open access

Vol 10, No 2 (2007)
Clinical nuclear medicine
Published online: 2007-05-23
Submitted: 2012-01-23
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Correlations between biochemical testing, pathology findings and preoperative sestamibi scans: a retrospective study of the minimally invasive radioguided parathyroidectomy (MIRP) approach

Stanislaw Peter Stawicki, Maher El Chaar, Daniel R. Baillie, Nikhil P. Jaik, Fernando P. Estrada
Nucl. Med. Rev 2007;10(2):82-86.

open access

Vol 10, No 2 (2007)
Clinical nuclear medicine
Published online: 2007-05-23
Submitted: 2012-01-23

Abstract

BACKGROUND: Sestamibi imaging is the most widely used preoperative localization study for patients with hyperparathyroidism. Previous reports examine the relationship between the weight and volume of excised parathyroid glands and preoperative serum calcium and parathyroid hormone (PTH) levels. The aim of this study was to examine whether these variables correlate with the results of preoperative Sestamibi scans.
MATERIAL AND METHODS: A retrospective review of 150 consecutive patients who underwent preoperative sestamibi imaging for primary hyperparathyroidism between 1998 and 2007 was performed. Variables studied included patient demographics, diagnostic test (sestamibi) results, operative/pathology findings and surgical outcome (normocalcaemia vs. persistent hypercalcaemia). Sestamibi scans were designated as either "negative" (NSS) or "positive" (PSS), where PSS correctly localized abnormal gland(s) enabling a focused neck exploration. The results of sestamibi imaging were correlated with calcium/PTH levels, weight/volume of excised glands and patient outcomes and demographics.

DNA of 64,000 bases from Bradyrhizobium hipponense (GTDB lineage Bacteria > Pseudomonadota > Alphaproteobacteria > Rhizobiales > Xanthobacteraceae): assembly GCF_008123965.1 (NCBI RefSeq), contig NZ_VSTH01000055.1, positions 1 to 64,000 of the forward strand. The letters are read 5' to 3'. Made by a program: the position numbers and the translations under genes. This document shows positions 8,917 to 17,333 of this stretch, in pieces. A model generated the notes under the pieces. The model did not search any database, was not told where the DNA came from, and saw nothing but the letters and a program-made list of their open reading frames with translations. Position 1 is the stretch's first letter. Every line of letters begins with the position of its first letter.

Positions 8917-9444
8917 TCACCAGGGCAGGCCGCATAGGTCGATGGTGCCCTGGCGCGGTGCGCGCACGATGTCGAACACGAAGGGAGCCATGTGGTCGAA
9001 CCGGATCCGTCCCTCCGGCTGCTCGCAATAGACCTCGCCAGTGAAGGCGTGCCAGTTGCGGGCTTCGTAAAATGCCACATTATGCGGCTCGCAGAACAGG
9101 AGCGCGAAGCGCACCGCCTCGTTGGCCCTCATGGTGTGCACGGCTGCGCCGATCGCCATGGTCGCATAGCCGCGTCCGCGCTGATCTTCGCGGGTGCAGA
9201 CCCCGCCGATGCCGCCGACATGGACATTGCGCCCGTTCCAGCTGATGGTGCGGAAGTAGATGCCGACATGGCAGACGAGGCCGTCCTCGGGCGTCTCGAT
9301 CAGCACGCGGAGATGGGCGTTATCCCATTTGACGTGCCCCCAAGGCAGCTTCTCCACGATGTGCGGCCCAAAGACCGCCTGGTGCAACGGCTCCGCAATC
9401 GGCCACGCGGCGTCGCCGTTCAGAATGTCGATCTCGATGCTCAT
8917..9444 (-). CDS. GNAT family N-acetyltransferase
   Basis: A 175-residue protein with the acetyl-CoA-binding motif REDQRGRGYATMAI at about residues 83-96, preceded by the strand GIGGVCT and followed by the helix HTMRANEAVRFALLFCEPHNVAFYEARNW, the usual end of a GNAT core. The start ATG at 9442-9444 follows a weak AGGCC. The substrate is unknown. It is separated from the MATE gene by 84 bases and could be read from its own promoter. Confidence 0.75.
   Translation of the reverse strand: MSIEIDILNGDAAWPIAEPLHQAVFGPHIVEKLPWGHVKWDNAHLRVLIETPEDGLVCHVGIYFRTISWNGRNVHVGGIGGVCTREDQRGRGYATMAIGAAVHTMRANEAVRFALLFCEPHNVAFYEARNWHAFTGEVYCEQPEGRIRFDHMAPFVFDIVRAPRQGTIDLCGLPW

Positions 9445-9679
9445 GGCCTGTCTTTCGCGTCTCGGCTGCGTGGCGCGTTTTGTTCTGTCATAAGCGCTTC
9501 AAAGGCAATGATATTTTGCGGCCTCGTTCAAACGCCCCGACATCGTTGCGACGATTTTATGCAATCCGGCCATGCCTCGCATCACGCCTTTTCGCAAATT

RESULTS: Total excised gland weight/volume and preoperative serum calcium levels were significantly higher with PSS (all, p < 0.04). Higher preoperative serum calcium levels and greater total gland weight/volume were significantly associated with successful operative outcome (presence of postoperative normocalcaemia; all, p < 0.01). Factors associated with operative failure included multi-gland disease (p < 0.01) and NSS (p < < 0.01). Higher diagnostic PTH levels (> 150 pg/mL) were associated with greater excised gland mass (p < 0.05) and volume (p < 0.05). Male gender was associated with higher preoperative serum calcium levels (p < 0.02). Of interest, patients with single-gland disease had significantly higher preoperative PTH levels than patients with multi-gland disease (155 vs. 109 pg/mL, p < 0.05).
CONCLUSION: Positive sestamibi scans are associated with heavier/larger parathyroid glands and higher preoperative serum calcium levels. Male gender was associated with higher preoperative serum calcium levels, while single-gland disease was associated with higher preoperative PTH levels. In addition, successful surgical outcome was associated with higher preoperative serum calcium levels and with greater excised parathyroid gland mass/volume. Surgical failure was associated with multi-gland disease and negative sestamibi.

Abstract